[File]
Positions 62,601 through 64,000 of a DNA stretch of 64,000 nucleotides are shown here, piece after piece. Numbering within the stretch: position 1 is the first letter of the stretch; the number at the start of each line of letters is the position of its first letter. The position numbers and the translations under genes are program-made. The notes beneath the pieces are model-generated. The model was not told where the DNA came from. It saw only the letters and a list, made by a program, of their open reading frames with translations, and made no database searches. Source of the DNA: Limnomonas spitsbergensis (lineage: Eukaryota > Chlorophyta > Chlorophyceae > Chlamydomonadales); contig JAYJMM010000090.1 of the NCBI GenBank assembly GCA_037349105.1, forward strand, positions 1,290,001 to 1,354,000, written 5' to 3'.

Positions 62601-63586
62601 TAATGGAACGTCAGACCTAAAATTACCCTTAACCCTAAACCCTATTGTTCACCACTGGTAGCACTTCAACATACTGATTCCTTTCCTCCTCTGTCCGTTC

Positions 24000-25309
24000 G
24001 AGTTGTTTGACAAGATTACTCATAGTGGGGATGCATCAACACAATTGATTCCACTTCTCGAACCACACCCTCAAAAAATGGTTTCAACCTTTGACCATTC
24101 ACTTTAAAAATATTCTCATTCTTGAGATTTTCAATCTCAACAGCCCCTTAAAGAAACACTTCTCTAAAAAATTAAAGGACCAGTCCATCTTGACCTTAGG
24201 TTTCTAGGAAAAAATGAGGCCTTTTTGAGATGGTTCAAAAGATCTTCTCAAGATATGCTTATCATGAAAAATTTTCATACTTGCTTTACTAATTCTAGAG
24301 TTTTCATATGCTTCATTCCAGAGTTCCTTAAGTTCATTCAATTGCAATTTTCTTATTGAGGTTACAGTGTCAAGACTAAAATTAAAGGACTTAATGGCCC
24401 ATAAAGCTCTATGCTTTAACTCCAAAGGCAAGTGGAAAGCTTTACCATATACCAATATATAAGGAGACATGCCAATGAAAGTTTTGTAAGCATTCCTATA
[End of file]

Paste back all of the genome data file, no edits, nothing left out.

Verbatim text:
Positions 62,601 through 64,000 of a DNA stretch of 64,000 nucleotides are shown here, piece after piece. Numbering within the stretch: position 1 is the first letter of the stretch; the number at the start of each line of letters is the position of its first letter. The position numbers and the translations under genes are program-made. The notes beneath the pieces are model-generated. The model was not told where the DNA came from. It saw only the letters and a list, made by a program, of their open reading frames with translations, and made no database searches. Source of the DNA: Limnomonas spitsbergensis (lineage: Eukaryota > Chlorophyta > Chlorophyceae > Chlamydomonadales); contig JAYJMM010000090.1 of the NCBI GenBank assembly GCA_037349105.1, forward strand, positions 1,290,001 to 1,354,000, written 5' to 3'.

Positions 62601-63586
62601 TAATGGAACGTCAGACCTAAAATTACCCTTAACCCTAAACCCTATTGTTCACCACTGGTAGCACTTCAACATACTGATTCCTTTCCTCCTCTGTCCGTTC

Positions 24000-25309
24000 G
24001 AGTTGTTTGACAAGATTACTCATAGTGGGGATGCATCAACACAATTGATTCCACTTCTCGAACCACACCCTCAAAAAATGGTTTCAACCTTTGACCATTC
24101 ACTTTAAAAATATTCTCATTCTTGAGATTTTCAATCTCAACAGCCCCTTAAAGAAACACTTCTCTAAAAAATTAAAGGACCAGTCCATCTTGACCTTAGG
24201 TTTCTAGGAAAAAATGAGGCCTTTTTGAGATGGTTCAAAAGATCTTCTCAAGATATGCTTATCATGAAAAATTTTCATACTTGCTTTACTAATTCTAGAG
24301 TTTTCATATGCTTCATTCCAGAGTTCCTTAAGTTCATTCAATTGCAATTTTCTTATTGAGGTTACAGTGTCAAGACTAAAATTAAAGGACTTAATGGCCC
24401 ATAAAGCTCTATGCTTTAACTCCAAAGGCAAGTGGAAAGCTTTACCATATACCAATATATAAGGAGACATGCCAATGAAAGTTTTGTAAGCATTCCTATA